Closely linked with this is the theme of friendship or male love: Plato’s pupil-teacher love is perhaps–in fact certainly–Eros, but the beautiful youth of Shakespeare’s sonnets, the theme in FQ [The Faerie Queene, bk. 4], the beloved disciple of Jesus, are all Adonis figures.
As it’s the eve of Thanksgiving, this poignant little memoir published in The Globe & Mail eight years ago seems appropriate.
FACTS & ARGUMENTS ESSAY from the Toronto Globe and Mail, April 25, 2001.
Escalating insight into a subway friend. Probably the big reason he enjoyed talking to me was that I didn’t know and didn’t care who he was.
By GLORIA BOYD
I took a French literature course at the University of Toronto 22 years ago. Since parking was difficult, I would take the bus and the subway to class. Every time I tried to get off the bus, the exit was blocked by an elderly, portly gentleman dressed in a dark coat. I would brush past him with a swift, “Excuse me,” and run down the subway stairs, only to find that there was no train.
Eventually, the old man ambled down and gave me an amused look, as if he wanted to say, “You see, there’s no point in rushing.” Three times a week I would stand on the platform, anxiously looking to the left to see if a flickering light emerging from the tunnel would announce the approaching train. Afterwards, I would turn my head in the opposite direction to watch the old man walk down the stairs. He walked slowly and patiently, distributing his weight evenly over each step with precision and determination. The train must have known to wait for him, as it always pulled in obligingly as he reached the platform.
After a while he started to smile at me and I smiled back. Then the smiles turned into “Good morning,” and one day he sat down beside me and we started to talk. We never bothered to introduce ourselves and talked about impersonal subjects—the theatre, cinema and travel. He told me that he was going to take his wife to Australia, and I talked about my impending visit to my native Hungary. I began to look forward to my subway rides with the old man. Looking back now, I realize that I did most of the talking and he listened patiently to my incessant silly chatter.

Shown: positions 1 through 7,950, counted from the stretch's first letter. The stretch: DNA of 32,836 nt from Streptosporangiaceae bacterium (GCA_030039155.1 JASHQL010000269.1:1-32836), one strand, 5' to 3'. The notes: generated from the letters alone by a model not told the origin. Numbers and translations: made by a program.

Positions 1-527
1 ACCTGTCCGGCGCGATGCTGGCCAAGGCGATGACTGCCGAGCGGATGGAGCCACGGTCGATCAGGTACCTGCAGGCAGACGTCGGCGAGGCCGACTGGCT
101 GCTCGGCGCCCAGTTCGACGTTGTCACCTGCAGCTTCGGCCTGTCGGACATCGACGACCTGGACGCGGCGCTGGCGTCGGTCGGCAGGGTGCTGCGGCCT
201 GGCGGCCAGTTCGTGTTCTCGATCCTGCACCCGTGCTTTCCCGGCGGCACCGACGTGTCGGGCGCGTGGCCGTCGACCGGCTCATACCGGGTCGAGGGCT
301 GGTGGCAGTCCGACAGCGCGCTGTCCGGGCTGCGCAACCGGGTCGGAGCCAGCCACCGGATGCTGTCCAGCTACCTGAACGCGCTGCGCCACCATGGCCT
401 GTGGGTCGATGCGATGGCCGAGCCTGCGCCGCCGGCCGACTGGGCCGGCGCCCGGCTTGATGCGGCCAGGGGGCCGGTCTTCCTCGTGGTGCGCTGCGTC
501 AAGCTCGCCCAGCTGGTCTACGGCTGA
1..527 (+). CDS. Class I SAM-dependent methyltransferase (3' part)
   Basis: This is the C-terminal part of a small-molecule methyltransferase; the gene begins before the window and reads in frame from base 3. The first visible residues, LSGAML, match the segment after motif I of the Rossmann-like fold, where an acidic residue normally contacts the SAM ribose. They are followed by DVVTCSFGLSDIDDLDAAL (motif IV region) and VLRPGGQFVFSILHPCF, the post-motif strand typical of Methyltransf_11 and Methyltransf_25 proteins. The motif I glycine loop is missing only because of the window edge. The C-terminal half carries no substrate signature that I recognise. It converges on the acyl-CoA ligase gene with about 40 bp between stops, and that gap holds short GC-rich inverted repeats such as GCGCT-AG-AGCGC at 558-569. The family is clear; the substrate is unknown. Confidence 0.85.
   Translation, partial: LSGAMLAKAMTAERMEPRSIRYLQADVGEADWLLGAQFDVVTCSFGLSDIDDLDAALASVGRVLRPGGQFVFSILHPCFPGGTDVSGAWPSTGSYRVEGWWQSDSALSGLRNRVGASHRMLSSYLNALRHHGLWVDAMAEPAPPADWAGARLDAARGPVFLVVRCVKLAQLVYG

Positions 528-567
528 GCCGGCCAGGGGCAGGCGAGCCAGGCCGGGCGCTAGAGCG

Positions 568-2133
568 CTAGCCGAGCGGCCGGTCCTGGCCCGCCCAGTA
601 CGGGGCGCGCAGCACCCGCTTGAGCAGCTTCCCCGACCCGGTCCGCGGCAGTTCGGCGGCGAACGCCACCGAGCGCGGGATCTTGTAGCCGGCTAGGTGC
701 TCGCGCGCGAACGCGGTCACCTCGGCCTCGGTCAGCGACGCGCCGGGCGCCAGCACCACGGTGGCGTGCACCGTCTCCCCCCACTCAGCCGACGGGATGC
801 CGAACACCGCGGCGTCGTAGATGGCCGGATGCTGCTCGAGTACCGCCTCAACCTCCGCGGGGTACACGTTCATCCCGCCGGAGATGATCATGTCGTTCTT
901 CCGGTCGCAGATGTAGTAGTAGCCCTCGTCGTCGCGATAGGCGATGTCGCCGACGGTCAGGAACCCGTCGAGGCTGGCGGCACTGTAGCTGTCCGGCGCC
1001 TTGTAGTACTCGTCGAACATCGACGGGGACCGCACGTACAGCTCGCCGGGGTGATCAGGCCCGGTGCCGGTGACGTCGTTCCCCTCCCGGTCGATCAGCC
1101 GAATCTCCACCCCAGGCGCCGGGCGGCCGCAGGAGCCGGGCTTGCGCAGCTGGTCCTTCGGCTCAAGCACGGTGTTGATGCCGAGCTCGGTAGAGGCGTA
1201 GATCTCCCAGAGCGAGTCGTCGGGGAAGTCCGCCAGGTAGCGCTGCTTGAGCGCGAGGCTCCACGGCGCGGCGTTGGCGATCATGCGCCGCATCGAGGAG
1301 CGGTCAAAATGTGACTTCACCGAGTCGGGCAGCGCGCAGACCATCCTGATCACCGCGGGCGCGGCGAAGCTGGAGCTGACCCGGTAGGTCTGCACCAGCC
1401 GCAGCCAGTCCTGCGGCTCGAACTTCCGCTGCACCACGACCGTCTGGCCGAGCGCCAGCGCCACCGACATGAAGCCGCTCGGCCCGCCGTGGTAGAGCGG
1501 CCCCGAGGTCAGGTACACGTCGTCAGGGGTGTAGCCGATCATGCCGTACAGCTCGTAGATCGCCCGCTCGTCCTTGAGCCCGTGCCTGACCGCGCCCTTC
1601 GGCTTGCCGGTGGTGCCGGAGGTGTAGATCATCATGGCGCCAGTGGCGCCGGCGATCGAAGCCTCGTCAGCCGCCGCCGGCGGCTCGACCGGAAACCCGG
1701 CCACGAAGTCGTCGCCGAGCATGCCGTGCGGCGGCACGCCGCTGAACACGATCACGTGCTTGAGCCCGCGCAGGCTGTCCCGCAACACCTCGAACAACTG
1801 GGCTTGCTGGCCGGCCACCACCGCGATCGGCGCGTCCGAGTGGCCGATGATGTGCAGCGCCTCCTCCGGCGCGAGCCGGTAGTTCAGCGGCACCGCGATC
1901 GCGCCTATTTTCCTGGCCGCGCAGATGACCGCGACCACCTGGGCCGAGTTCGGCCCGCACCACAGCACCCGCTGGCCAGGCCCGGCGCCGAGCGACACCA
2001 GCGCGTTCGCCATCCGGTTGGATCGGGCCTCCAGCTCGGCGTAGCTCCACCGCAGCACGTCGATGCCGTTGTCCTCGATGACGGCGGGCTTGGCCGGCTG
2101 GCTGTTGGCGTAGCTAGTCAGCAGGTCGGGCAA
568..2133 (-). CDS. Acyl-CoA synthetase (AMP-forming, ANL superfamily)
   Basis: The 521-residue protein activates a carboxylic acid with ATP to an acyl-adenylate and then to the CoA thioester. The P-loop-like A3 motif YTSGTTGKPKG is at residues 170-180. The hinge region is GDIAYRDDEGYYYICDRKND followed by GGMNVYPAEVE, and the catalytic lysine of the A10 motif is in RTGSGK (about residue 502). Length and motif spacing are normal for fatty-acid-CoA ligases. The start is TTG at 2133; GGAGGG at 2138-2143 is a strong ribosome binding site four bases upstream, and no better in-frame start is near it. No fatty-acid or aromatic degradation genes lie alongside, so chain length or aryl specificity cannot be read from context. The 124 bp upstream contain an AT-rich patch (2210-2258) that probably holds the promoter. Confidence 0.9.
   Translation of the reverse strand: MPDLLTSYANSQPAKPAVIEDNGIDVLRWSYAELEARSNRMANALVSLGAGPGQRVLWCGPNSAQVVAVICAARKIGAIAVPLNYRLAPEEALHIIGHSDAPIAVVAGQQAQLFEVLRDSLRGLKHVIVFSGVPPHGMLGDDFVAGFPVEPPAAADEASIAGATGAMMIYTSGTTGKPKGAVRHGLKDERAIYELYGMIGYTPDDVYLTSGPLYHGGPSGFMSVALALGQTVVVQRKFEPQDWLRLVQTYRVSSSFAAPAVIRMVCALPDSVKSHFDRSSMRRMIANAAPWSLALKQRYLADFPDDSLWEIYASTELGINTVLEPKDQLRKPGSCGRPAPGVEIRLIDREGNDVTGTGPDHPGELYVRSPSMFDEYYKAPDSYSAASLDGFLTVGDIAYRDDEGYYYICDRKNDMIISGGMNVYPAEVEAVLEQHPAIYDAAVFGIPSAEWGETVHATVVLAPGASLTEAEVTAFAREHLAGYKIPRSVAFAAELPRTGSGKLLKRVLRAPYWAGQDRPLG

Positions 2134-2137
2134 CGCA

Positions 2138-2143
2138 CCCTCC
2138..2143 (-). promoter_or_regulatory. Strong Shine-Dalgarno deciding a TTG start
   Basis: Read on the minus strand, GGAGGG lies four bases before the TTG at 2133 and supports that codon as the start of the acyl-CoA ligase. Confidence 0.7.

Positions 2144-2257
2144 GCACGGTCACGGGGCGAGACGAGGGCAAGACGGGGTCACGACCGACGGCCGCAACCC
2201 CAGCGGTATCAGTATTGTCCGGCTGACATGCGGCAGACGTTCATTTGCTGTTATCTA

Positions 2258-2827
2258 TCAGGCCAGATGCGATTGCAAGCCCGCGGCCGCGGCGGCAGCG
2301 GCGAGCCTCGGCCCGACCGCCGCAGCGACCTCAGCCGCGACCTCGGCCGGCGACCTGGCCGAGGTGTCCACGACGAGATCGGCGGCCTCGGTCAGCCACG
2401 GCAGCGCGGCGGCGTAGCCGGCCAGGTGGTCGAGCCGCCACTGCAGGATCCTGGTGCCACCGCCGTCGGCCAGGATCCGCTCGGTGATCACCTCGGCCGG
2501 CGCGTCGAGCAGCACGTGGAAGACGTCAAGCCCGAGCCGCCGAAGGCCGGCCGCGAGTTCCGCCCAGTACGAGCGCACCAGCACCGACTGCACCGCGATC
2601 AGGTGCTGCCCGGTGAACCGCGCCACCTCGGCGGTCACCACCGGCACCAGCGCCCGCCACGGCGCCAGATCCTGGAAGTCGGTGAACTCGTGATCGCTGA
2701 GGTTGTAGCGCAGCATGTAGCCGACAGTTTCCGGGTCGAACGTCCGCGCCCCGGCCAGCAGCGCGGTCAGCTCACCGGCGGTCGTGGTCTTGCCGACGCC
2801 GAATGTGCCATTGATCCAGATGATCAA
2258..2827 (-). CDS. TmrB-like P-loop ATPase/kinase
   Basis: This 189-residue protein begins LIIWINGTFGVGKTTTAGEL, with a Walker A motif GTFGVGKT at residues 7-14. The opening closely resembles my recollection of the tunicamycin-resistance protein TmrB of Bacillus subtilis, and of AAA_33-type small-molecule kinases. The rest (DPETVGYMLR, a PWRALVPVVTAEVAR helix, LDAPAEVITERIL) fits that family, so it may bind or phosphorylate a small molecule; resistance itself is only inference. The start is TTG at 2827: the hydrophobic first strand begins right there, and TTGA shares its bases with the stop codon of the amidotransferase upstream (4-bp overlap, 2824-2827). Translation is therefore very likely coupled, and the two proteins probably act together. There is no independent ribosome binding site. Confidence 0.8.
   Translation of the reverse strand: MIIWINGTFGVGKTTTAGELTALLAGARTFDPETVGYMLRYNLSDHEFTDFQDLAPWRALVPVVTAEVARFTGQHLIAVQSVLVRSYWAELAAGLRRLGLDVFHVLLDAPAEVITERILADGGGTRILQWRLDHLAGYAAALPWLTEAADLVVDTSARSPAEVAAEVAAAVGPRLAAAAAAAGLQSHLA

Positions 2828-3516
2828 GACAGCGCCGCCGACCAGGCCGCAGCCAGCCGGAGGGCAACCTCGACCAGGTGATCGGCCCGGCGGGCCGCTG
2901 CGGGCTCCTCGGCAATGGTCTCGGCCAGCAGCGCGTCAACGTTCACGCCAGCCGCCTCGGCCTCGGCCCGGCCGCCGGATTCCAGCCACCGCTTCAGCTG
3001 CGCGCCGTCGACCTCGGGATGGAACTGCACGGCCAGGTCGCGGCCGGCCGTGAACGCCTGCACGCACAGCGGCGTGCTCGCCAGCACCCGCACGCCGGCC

Then one day I had to tell him, “I’m sorry, I can’t talk to you today. I have to analyze a poem.” I explained that I was taking a French literature course at the University of Toronto and added, “I don’t know if you know anything about poetry, but I find it most confusing.”
The old man didn’t answer, and sat silently beside me as I read and re-read a poem by Rimbaud. It wasn’t until I closed my book that he turned to me and asked, “What seems to be your problem? Is it the French?”
“Oh, no. My French is fine. It’s just that poetry is taught so differently now from the way it was when I went to school, and all those metaphors and similes drive me crazy.”
The old man said he would like to recommend a book which might help me. He didn’t strike me as someone who knew much about literature, but I wasn’t going to hurt his feelings, and obediently wrote down the title of the book. After I left him, I realized he hadn’t told me the name of the author. I went back to him as he was coming up the escalator and said, “You didn’t tell me who wrote the book.”
“I did,” he replied quietly.
A little surprised, I asked “So, what’s your name?”
He answered shyly, almost inaudibly, “Northrop Frye.”